It’s time to transition your elderly loved one to a nursing home or assisted living center. You’ve done your research and compared facilities, and you feel good about your choice.
But what if Grandma says she doesn’t like her new home? Is she just cranky and adjusting to the many changes that come with transitioning to more supervised care? Or could something else be going on.
Know the definitions and signs of elder abuse so you can make sure your elderly loved ones are safe and happy.
Different Kinds of Elder Abuse
Physical harm is what typically comes to mind when we think of elder abuse. However, people in nursing homes can be vulnerable to many different types of abuse.
Psychological or Emotional Abuse
The CDC considers any “verbal or nonverbal behavior that results in the infliction of anguish, mental pain, fear, or distress” to be psychological abuse. This can include malicious teasing, humiliation, threats, or placing someone in extreme isolation.
Financial abuse can cover a wide array of behavior. The most obvious kind of abuse involves stealing from a patient, but any sort of exploitation of a patient’s resources for the gain of the caregiver can constitute abuse.
The Centers for Disease Control and Prevention (CDC) describe physical abuse as “the intentional use of physical force that results in acute or chronic illness, bodily injury, physical pain, functional impairment, distress, or death.”
Sexual abuse occurs when a nursing home resident is the victim of “forced and/or unwanted sexual action” – with or without touching. For someone who is impaired to the point that they cannot consent, any sexual situation can be considered abusive.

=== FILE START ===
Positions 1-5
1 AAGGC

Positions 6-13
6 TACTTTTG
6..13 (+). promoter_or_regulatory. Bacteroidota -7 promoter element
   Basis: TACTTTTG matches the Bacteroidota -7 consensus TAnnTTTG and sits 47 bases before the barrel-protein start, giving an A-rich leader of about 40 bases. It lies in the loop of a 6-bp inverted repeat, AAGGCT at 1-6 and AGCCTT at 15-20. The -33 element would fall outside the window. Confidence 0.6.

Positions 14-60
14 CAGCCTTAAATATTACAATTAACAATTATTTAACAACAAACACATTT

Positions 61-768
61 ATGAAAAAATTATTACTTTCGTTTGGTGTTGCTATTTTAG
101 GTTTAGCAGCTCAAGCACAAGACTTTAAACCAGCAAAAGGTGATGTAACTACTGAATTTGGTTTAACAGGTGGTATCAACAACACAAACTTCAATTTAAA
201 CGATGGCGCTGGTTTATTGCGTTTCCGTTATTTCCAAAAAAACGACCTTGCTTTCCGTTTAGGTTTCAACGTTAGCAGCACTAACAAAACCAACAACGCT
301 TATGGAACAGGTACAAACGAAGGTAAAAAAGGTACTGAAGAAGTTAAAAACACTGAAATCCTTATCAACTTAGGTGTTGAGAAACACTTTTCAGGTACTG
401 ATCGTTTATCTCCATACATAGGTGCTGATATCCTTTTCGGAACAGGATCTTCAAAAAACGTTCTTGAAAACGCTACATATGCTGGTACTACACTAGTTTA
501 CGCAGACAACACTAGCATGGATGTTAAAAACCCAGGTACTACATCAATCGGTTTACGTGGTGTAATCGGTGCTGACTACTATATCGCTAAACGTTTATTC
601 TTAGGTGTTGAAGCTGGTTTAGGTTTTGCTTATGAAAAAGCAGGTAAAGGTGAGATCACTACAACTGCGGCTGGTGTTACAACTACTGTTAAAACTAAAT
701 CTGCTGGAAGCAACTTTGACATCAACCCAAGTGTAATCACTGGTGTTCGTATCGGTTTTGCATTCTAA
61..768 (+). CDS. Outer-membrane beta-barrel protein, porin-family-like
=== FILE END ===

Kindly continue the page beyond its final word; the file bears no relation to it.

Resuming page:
Even without purposefully harming a nursing home resident, a caregiver can be guilty of neglect. Sometimes neglect is a result of inadequate staffing but just failing to keep a patient hydrated or well-fed, for example, can constitute neglect.
Signs of Elder Abuse
- Physical signs: broken bones, bruising or cuts, bed sores, frequent infections, dehydration, weight loss, poor personal hygiene, burns, welts
- Emotional signs: mood swings or unusual outbursts, reclusiveness, refusing to speak, changes in ability to think, withdrawal from normal activities, depression, heightened alertness
- Other signs: A guilty caregiver may prevent the patient from being alone with you
Who Might Commit Elder Abuse?
Most people who work in nursing homes or assisted living centers are good people who find fulfillment in offering compassionate care to people. Nursing homes do their best to check backgrounds and hire qualified individuals, but abusers sometimes make it past the screening process.
People involved in abusive behaviors can be anyone admitted to the facility, including:
- Caregivers, including doctors, nurses, or other facility staff
- Other residents of the home
- People who visit your loved one
- People who visit other residents of the facility
If you think a loved one may be experiencing elder abuse in a nursing home or assisted living center, take action immediately. To explore your family’s rights and options, talk to one of our nursing home abuse lawyers.